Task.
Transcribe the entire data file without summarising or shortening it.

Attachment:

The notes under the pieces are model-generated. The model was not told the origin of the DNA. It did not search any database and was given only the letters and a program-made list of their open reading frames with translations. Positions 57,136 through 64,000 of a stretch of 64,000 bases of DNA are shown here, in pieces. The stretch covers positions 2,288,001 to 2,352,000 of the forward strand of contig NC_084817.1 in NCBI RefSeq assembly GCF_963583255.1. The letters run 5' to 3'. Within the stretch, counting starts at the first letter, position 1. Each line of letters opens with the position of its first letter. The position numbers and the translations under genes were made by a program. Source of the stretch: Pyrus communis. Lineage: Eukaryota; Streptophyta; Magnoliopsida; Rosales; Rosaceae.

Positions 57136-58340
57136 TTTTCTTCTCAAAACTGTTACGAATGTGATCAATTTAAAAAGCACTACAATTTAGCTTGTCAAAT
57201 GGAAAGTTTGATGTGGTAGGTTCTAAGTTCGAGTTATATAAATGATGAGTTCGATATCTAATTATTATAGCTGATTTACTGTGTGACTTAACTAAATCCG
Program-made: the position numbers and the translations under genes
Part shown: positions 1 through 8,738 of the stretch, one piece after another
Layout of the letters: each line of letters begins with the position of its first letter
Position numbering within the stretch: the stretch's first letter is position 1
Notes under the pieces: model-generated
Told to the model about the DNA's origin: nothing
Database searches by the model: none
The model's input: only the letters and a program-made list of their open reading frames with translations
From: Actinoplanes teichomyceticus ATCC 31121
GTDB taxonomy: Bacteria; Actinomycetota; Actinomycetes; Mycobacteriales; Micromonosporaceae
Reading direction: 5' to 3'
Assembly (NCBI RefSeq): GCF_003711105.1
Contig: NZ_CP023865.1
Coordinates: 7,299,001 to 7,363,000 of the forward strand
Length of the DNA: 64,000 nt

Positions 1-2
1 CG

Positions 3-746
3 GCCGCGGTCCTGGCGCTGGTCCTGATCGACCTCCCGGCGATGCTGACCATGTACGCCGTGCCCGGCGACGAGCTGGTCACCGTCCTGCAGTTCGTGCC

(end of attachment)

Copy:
The notes under the pieces are model-generated. The model was not told the origin of the DNA. It did not search any database and was given only the letters and a program-made list of their open reading frames with translations. Positions 57,136 through 64,000 of a stretch of 64,000 bases of DNA are shown here, in pieces. The stretch covers positions 2,288,001 to 2,352,000 of the forward strand of contig NC_084817.1 in NCBI RefSeq assembly GCF_963583255.1. The letters run 5' to 3'. Within the stretch, counting starts at the first letter, position 1. Each line of letters opens with the position of its first letter. The position numbers and the translations under genes were made by a program. Source of the stretch: Pyrus communis. Lineage: Eukaryota; Streptophyta; Magnoliopsida; Rosales; Rosaceae.

Positions 57136-58340
57136 TTTTCTTCTCAAAACTGTTACGAATGTGATCAATTTAAAAAGCACTACAATTTAGCTTGTCAAAT
57201 GGAAAGTTTGATGTGGTAGGTTCTAAGTTCGAGTTATATAAATGATGAGTTCGATATCTAATTATTATAGCTGATTTACTGTGTGACTTAACTAAATCCG
Program-made: the position numbers and the translations under genes
Part shown: positions 1 through 8,738 of the stretch, one piece after another
Layout of the letters: each line of letters begins with the position of its first letter
Position numbering within the stretch: the stretch's first letter is position 1
Notes under the pieces: model-generated
Told to the model about the DNA's origin: nothing
Database searches by the model: none
The model's input: only the letters and a program-made list of their open reading frames with translations
From: Actinoplanes teichomyceticus ATCC 31121
GTDB taxonomy: Bacteria; Actinomycetota; Actinomycetes; Mycobacteriales; Micromonosporaceae
Reading direction: 5' to 3'
Assembly (NCBI RefSeq): GCF_003711105.1
Contig: NZ_CP023865.1
Coordinates: 7,299,001 to 7,363,000 of the forward strand
Length of the DNA: 64,000 nt

Positions 1-2
1 CG

Positions 3-746
3 GCCGCGGTCCTGGCGCTGGTCCTGATCGACCTCCCGGCGATGCTGACCATGTACGCCGTGCCCGGCGACGAGCTGGTCACCGTCCTGCAGTTCGTGCC